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    Success of ‘going negative’ changes campaign strategies
    The Rise of Milblogging
    January 24th, 2008 under Blog Program, Guest Post, Military Programs. [ Comments: none ]

    The rise of milblogging has as much to do with the national dialectic as it does the technology that made it possible to be conducted via the Internet. Why have warfighters, veterans, military spouses, and others with military affinity been increasingly compelled to “enter the fray” via blogging as the wars in Iraq and Afghanistan have worn on? Well, because they could, for one thing. But beyond that they blogged because they had to.They had to because traditional media was getting it wrong more often than not. They had to because partisan bickering had nothing to do with the well-being of those in harm’s way (or mission success). They had to because the American public was by-in-large detached from the small segment of the population that was doing their bidding in hostile lands.

    And milbloggers were successful. Through their dogged, almost obdurate, presentation of first-person narratives they first got the attention of their own — which was no small feat in itself. Then they got the attention of the American public. Then they got the attention of traditional media, whose members treated milblogging as a curiosity or a lark until bloggers like Micheal Yon, Matt Burden, and Bill Roggio showed them they didn’t have a monopoly on capturing the stories of war. And once they got the attention of traditional media they got the attention of the Department of Defense and the Bush administration.Milbloggers were the first to suggest the Surge might work, that Dragonskin body armor wasn’t everything the manufacturer claimed it was, and that Scott Beauchamp was a liar. They have influenced the national sentiment for the better because they have possessed the truth as they knew it, which fortunately was the truth.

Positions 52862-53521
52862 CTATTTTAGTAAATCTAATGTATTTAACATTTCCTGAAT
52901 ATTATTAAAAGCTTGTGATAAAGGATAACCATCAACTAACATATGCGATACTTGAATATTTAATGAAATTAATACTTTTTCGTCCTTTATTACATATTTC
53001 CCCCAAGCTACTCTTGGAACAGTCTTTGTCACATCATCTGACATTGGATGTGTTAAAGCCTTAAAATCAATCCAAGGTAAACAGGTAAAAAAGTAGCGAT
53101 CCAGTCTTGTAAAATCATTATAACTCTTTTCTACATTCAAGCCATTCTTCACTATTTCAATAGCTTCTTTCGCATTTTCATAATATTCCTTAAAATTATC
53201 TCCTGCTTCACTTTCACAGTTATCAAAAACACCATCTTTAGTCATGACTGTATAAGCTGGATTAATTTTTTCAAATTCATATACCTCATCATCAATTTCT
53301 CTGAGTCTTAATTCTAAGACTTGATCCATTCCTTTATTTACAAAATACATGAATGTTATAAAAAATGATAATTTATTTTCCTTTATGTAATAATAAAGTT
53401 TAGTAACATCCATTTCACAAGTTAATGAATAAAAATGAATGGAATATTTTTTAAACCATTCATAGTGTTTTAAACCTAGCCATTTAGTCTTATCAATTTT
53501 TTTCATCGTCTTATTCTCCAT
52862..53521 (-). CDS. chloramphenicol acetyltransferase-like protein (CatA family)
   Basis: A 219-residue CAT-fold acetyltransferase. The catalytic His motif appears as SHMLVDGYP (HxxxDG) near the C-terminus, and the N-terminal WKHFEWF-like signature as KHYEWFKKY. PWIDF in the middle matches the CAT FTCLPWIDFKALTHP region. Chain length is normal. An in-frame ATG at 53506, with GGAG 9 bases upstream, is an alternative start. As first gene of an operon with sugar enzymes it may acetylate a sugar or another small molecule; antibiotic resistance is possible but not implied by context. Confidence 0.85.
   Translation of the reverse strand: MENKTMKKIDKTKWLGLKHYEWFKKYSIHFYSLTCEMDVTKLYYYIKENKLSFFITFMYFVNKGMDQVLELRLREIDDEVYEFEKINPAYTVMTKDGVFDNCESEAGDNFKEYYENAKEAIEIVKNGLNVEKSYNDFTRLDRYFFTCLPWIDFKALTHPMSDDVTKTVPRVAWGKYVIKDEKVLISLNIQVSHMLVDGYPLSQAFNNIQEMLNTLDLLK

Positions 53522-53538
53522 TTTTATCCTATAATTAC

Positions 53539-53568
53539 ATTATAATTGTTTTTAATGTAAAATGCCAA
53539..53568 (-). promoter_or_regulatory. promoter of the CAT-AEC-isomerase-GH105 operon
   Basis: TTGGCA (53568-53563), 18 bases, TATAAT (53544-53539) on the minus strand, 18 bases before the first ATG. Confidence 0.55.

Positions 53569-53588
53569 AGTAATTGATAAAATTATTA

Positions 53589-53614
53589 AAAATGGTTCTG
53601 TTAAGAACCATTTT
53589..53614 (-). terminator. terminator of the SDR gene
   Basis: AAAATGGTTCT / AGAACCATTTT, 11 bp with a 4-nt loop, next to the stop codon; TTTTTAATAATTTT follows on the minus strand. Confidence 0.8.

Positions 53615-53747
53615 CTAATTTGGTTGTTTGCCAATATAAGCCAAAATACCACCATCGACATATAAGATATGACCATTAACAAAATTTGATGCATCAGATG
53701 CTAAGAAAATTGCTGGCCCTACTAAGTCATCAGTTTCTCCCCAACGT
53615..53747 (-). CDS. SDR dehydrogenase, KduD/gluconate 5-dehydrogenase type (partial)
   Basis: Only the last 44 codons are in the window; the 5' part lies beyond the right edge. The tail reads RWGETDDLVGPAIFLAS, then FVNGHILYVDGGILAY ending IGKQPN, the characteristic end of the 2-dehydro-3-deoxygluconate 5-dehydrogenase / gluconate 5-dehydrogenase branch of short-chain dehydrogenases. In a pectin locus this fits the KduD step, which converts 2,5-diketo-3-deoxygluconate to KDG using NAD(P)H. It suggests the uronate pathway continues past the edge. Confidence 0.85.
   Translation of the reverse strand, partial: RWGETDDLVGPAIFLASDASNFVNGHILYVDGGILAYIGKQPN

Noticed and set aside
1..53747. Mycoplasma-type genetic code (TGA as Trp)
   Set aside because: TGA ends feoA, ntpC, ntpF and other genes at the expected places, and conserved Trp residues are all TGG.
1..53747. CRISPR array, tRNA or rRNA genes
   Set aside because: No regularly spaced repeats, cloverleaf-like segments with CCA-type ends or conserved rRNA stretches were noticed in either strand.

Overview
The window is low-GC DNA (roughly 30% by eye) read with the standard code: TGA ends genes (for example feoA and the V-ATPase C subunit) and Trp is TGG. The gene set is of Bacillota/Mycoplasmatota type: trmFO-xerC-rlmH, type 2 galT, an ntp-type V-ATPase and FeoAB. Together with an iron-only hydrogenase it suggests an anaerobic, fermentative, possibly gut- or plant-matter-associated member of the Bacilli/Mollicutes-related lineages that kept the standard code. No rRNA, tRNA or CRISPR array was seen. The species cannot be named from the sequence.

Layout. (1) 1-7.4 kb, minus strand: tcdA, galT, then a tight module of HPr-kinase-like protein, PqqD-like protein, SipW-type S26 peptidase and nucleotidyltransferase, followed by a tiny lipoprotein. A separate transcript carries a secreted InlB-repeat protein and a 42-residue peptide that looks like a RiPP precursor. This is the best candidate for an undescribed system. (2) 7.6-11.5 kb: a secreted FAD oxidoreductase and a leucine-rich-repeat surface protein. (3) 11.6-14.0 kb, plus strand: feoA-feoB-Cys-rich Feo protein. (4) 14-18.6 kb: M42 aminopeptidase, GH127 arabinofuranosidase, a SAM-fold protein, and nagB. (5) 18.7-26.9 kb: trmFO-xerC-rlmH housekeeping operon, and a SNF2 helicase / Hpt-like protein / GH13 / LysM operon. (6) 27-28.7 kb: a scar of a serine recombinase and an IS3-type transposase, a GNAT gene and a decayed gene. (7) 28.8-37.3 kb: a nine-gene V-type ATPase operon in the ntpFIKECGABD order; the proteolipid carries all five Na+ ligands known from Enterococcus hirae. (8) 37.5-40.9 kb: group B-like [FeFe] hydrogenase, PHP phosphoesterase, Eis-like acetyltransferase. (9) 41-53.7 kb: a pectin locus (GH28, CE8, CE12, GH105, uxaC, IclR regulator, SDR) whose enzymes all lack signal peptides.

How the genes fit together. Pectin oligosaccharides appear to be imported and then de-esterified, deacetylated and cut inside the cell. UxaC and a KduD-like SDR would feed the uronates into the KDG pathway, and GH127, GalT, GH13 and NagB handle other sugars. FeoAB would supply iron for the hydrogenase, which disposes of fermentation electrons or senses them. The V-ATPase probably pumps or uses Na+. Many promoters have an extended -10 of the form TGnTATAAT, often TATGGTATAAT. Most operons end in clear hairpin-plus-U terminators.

This post is online at Wardcarroll.com

    Energy Blog
    January 23rd, 2008 under Guest Post. [ Comments: none ]

                becka.JPG I’ve often heard it said that sending someone to Congress is kind of like sending your kids off to college: you hope you’ve made the right decision, you hope they don’t fall in with the wrong crowd, and you hope – most of all – to recognize them when they come back.  Kansas has been particularly lucky in this regard of late.  I’m sure we can all one issue or another on which to disagree with Pat Roberts and Sam Brownback, our U.S. Senators.  But on the big things, they usually come through for us, representing not one party but one state.  Politicians may get a bad rap some of the time, but it’s up to us to make note of moments when they do stand and deliver for us.

                Just such a moment arrived last month, and few took much notice.  Since Democrats were elected in the 2006 mid-term elections, speculation – and indeed, some boasting – was heard about Congress finally breaking a log-jam on President Bush’s six-year old call for a new, national energy policy.  Unfortunately, all year more logs just got jammed, as new Congressional leaders insisted on raising taxes on domestic energy companies as part of the comprehensive bill. 

                Many argued, including our two Senators, that taking money away from American gas and oil companies at the very moment we are relying on their research and development projects to finally help reduce our reliance on foreign energy was a bad idea.  They argued, too, that singling out domestic energy companies for the $15 billion tax would effectively act as a subsidy for the very foreign energy we’re trying to avoid.  Congress’s plan was to make our own energy companies less capable of fully funding their research and development budgets, while giving foreign competitors a price advantage in the marketplace.

                Good for Pat Roberts and Sam Brownback for standing up to this lunacy.  We can all agree – and Roberts and Brownback do – that we need to conserve more, and we need to find and experiment with new sources of energy, but we can also agree that sticking it to our own businesses out of spite isn’t the way to go about it.  After all, any taxes raised on energy companies would eventually be passed on to energy consumers – higher prices for gasoline and heating oil just in time for winter.